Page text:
Designed to Recycle

Designed to Recycle

D.C. Department of Public Works wraps recycling trucks in the work of local artists.

October 15, 2018

As the sun rose Monday morning, Sanders Wright inspected his truck at the transfer station before heading out on his usual route to collect the city’s trash.

With a passion for working in the waste industry, Wright collects garbage and recyclables along one of Washington’s biggest pickup routes with little interaction with the public until now. He drives a truck wrapped in colorful motifs designed by area artist Nicolas Shi.

“People from out of town say, ‘We don’t have this where we’re from,’ and I tell them this is a new design,” Wright says. “We get so many positive responses. It makes you enjoy coming to work. The children love the truck, and the parents will come out and speak with us.”

After obtaining a grant, the Commission on the Arts and Humanities (CAH) approached the Department of Public Works (DPW) about a public art collaboration, Designed to Recycle, to highlight the importance of recycling. In 2015, the project launched with 10 recycling trucks wrapped in the work of local artists. This year, 15 newly wrapped trucks were added to the fleet, bringing the total to 25 trucks servicing all eight districts in Washington

“Our primary goal was to get people thinking more about recycling,” says DPW Director Christopher Shorter. “We also saw it as an opportunity for people to not associate the agency and the sanitation workers only with trash. An added benefit has been that it’s elevated the work of our sanitation workers and the critical role they play in creating a cleaner, greener city.”

Wright says his customers recognize him by the truck. Tourists on U street snap pictures of the truck as he drives by. Children will run up to see the Latin American-influenced pop art. Customers even bring him water or juice on hot days, he says.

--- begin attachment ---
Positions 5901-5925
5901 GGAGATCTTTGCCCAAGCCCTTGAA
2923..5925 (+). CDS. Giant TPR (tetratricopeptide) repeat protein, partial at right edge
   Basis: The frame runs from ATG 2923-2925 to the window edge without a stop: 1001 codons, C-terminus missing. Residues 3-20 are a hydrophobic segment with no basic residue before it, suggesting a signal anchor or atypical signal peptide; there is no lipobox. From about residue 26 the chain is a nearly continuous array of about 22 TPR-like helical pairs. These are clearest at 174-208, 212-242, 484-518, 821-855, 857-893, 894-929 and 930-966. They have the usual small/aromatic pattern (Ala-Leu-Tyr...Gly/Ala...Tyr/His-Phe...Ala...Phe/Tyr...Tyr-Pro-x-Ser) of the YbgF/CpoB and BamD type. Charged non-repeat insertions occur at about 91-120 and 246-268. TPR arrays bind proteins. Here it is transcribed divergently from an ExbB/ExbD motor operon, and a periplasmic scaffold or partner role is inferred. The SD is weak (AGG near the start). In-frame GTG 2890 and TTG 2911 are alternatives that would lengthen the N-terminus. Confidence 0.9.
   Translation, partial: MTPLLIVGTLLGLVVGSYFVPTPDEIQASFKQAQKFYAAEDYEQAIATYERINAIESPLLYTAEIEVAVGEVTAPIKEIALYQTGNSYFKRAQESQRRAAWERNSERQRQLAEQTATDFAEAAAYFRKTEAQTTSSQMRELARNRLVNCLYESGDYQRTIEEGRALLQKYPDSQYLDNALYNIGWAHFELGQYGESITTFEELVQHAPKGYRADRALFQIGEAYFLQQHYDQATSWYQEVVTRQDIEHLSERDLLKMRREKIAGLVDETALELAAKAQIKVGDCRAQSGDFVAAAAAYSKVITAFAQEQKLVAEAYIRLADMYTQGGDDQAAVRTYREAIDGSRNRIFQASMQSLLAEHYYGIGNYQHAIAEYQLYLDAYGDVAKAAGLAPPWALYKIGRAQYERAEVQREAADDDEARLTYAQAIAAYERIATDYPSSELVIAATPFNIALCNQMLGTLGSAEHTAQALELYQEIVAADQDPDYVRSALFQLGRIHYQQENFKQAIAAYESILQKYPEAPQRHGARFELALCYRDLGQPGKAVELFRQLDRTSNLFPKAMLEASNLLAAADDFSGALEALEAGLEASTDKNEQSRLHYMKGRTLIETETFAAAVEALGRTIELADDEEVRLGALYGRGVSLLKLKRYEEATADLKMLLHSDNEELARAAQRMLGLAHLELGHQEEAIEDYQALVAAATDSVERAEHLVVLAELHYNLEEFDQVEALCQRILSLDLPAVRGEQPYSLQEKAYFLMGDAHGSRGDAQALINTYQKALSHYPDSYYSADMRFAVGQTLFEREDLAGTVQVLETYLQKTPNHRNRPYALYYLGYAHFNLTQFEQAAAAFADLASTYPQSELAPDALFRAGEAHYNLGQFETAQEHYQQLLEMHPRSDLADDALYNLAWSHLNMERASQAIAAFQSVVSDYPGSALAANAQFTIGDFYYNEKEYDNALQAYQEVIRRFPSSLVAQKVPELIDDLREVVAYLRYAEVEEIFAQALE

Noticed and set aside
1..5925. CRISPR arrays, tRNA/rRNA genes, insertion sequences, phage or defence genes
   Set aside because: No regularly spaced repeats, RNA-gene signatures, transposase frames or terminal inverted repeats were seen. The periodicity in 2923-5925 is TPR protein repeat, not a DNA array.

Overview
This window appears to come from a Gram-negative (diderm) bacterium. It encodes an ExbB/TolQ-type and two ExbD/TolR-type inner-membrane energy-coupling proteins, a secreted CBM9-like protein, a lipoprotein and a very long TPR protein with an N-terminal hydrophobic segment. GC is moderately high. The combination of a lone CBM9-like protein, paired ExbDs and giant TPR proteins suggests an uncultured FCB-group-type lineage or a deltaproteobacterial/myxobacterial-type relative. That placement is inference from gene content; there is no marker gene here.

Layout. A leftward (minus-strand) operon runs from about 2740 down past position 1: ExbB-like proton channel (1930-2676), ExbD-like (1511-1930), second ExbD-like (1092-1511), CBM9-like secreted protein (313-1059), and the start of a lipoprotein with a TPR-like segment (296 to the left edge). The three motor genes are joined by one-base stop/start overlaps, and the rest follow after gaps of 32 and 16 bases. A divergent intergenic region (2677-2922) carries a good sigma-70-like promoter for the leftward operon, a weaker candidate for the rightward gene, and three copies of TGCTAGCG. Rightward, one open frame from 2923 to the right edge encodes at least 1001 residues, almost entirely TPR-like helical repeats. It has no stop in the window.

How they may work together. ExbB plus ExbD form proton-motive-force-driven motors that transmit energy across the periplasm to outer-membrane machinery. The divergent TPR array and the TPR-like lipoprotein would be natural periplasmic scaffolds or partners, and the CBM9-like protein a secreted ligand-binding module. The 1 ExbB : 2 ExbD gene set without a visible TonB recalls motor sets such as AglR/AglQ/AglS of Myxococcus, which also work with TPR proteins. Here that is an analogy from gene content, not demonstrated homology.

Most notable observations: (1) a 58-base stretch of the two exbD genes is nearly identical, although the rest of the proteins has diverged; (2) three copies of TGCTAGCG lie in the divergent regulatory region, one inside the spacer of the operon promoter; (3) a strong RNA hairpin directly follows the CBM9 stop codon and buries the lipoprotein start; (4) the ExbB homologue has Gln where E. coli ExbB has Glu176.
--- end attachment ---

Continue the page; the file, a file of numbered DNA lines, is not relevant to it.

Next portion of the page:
“I enjoy it because it brings more communication between citizens and their trash man,” Wright says. “They know who is coming. They know us by the truck. We have other competing trash haulers, and they don’t know the drivers. I get to know more of the customers and build a bond with them.”

Kennisha Rainge, CAH external affairs director, says the project’s main goal is to highlight the importance of recycling and draw attention to the important work of DPW. CAH and DPW also partner on another public art project, MuralsDC, which replaces graffiti on buildings with public artwork.

“While it may seem at first that CAH and DPW don’t have much in common in terms of the work that our agencies perform, Designed to Recycle demonstrates how CAH and DPW have a common goal of improving the quality of life for residents and maintaining the beauty of our city,” Rainge says. “Our hope is that these trucks provide a reminder to residents that they play a vital role in the city’s recycling and sustainability efforts.”

Under Mayor Muriel Bowser’s leadership, the district has committed to achieving an 80 percent waste diversion rate, Shorter says. Last fall, Bowser synchronized the list of recyclable items throughout the district and expanded the list of acceptable recyclables to include clean pizza boxes, paper and plastic cups and plates.

“These trucks keep recycling in the conversation,” Shorter says. “We use them to help create a dialogue with youth about recycling when we do truck touch events or outreach at schools. They are a great educational tool.”

The trucks support the district’s recycling efforts, as well as DPW’s goal to reduce contamination levels down to 12 percent in the residential recycling stream.

“Recycling and waste diversion more broadly are efforts that we need our residents’ help with,” Shorter says. “We all have a role to play and art is a powerful medium through which we can deliver that message.”

Recycled Fish by Carly Rounds, Urban Jungle by Jackie Coleman and Nuestra Tierra by Nicolas Shi are among this year’s new designs.

Over the summer, artist Kristine DeNinno and her students designed Save the Anacostia to bring awareness to the toxins and trash in the Anacostia River in Washington.

“There’s been environmental issues with the river, and they’re trying to get young people involved in D.C. to learn how to keep the environment clean where you live,” DeNinno says. “I almost started crying when I saw the truck. These are D.C. kids learning about the environment and recycling through art.”